The problem which comes from attempting reverse evolution is that evolution did not happen in leaps. It happens in micro events. Some as minute as a change in the structure of a protein, while this may seem like nothing studies show (such as the recent studies on AIDS) that it can benefit the organism. Over millions of years those changes build up and you get a change in the original organism that may be enough to call it a new species. Humans, like all other living organisms are subject to change and adaptations. The melanin in our skin which gives it a dark color has been subject to those adaptations. In cooler climates some melanin genes have stopped functioning. That is because the dark pigment of the skin needed in places like Africa are not necessary in cooler and darker climates. One function of the melanin is to prevent damage to the DNA. The more sun hitting the skin, the more the pigmentation has to work. While this helps prevent mutation and destruction of the DNA it also hinders production of vitamin D when the skin is too dark in dim lit places. So in colder and darker areas the amount of pigment would not be necessary. This is probably what triggered the mutation for genes that do not function to produce melanin as much to occur, and since it benefited the offspring and they survived, it continued.
In climates where the skin is exposed to higher levels of UV radiation the genes for melanin are vital. People who suffer from albinoism often suffer retinal damage as well. It is not beneficial and they can’t adapt to their surroundings if they live in bright lit areas with much UV exposure they face great risk of cancer based on DNA damage.
So those in higher altitudes, and in hot dry areas would need to produce the largest amount of melanin, to protect the skin from intense amounts of UV radiation. While those in lower and wetter climates would need less melanin so they could produce the vitamin D thier bodies need.
When it comes to reversing all of this processes it would be hard. In people with lighter skin the genes which produce melanin are actually mutated and no longer function. While some of them do. The dark/light ratio of skin shows the amount of mutated genes. Eyes that are light blue with very pale skin show that most of the genes for melanin are not functioning. This trait is inherited from parents, but likely both parents carry the mutation. If only one parent carried the mutation then when the genes are shuffled and the offspring is produced the functional genes would likely be used verses the mutated ones. The original eye color, and skin would have been dark to black for all humans. It was the movement of our species into other environments and adapting that changed the need and function of these genes.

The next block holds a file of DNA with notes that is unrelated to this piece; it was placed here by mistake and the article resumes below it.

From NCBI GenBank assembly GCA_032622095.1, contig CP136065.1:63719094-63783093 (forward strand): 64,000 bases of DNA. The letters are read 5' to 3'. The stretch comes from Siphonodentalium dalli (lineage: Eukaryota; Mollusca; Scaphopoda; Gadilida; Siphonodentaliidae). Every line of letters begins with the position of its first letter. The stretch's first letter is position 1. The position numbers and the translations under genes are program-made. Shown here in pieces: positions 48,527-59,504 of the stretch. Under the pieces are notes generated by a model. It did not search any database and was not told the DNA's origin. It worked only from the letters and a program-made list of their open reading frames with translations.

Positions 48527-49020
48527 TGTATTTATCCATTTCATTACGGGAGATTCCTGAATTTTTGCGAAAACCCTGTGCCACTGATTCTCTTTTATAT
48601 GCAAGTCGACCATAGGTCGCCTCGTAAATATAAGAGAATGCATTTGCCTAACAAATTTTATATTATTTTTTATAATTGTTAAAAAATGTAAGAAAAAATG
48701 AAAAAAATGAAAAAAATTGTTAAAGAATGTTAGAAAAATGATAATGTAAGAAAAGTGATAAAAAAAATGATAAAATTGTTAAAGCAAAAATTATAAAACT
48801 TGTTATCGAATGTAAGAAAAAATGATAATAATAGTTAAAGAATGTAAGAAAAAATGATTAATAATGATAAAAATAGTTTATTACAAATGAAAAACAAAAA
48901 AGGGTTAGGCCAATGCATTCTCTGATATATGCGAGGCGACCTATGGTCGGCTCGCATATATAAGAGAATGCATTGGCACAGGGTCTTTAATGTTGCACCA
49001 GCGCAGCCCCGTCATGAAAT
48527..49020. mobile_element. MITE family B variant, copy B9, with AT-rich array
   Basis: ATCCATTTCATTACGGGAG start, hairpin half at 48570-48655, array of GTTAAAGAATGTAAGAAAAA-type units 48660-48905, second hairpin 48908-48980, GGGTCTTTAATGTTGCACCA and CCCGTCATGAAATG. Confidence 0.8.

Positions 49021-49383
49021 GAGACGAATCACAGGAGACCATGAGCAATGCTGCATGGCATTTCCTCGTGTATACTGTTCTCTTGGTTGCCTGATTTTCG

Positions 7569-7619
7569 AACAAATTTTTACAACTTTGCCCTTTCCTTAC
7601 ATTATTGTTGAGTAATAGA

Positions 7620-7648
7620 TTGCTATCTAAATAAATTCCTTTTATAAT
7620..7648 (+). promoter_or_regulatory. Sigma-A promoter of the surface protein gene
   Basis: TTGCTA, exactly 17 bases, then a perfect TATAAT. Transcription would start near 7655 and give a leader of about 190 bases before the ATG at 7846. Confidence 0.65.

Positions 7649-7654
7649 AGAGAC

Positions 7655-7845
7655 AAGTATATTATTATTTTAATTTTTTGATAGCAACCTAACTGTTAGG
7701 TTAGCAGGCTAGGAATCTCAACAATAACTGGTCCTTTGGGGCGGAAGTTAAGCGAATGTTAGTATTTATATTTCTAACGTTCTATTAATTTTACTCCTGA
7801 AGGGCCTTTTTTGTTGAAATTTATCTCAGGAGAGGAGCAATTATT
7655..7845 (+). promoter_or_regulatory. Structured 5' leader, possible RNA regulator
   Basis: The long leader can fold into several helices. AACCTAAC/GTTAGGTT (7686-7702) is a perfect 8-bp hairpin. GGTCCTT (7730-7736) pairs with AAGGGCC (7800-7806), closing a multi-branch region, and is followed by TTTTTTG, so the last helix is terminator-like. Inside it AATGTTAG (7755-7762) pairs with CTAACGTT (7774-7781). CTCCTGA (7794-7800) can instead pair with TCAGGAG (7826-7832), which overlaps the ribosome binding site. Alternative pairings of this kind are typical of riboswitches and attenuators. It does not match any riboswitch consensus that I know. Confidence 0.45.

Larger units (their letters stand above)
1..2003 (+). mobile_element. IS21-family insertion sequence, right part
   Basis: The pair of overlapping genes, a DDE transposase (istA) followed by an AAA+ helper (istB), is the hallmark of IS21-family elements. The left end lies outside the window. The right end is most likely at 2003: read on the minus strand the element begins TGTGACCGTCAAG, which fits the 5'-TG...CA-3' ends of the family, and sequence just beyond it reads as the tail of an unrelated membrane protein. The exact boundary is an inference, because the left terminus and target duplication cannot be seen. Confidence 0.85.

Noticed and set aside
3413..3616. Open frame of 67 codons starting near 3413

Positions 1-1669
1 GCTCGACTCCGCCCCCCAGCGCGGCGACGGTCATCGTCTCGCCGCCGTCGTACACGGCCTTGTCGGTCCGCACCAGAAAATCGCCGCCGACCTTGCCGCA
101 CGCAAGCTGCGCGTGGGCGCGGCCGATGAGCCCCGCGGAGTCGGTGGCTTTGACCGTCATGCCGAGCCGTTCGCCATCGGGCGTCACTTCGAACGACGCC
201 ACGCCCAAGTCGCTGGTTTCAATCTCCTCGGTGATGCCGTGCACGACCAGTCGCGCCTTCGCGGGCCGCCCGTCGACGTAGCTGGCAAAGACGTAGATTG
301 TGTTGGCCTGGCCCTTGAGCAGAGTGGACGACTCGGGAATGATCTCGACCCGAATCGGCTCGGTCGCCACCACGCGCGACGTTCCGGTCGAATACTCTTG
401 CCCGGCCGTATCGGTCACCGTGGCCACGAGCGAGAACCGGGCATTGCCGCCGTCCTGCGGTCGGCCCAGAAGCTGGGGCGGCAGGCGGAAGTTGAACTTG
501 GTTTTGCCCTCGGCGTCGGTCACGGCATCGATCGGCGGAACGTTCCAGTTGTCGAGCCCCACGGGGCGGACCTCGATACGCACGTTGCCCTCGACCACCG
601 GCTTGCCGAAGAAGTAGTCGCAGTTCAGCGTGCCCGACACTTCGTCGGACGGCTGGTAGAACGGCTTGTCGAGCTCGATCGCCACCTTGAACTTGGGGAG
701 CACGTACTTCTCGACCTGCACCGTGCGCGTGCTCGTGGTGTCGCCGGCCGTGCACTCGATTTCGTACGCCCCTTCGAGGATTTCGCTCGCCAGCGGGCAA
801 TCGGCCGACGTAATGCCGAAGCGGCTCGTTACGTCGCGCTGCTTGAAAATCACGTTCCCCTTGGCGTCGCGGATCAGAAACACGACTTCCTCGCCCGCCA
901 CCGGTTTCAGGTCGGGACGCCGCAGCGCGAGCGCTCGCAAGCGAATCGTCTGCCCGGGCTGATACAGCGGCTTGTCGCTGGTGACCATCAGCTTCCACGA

The change in environments has also caused micro changes in humans as far as facial structure, height, and body. The reason for these changes is environmental as well. While race may be a social construct it does exist in micro amounts on the DNA. That is because it has shaped who we are. People in dry sandy areas tend to have a sloped nose so that sand and dirt do not easily enter the passageway. While people in areas where nutrition is poor tend to be short. Each region has seen adaptations. This does not define race. Because genetically the variance is not significant, given millions of years it could become a variation in our species, but humans have too much social and mating interaction. This does explain the diversity we see, and why we say all groups look similar. People in similar regions have to adapt the same way, and breeding within a common gene pool means selecting from well adapted mates, as time goes on the survivors who are best adapted pass on the most genes, and those shape the gene pool we see today. It also explains the diversity in the African gene pool. Since mating practices in Africa were about dominance and diverse mating. In Africa due to the eco system many people have had to shift living areas, as well as have shifted mates, and that gave opportunity to diversity. While in other areas the isolation of populations and survival rates of offspring and breeding habits has led to a less diverse amount of genes. So while there is diversity, it is not as intense as those in Africa where man originated.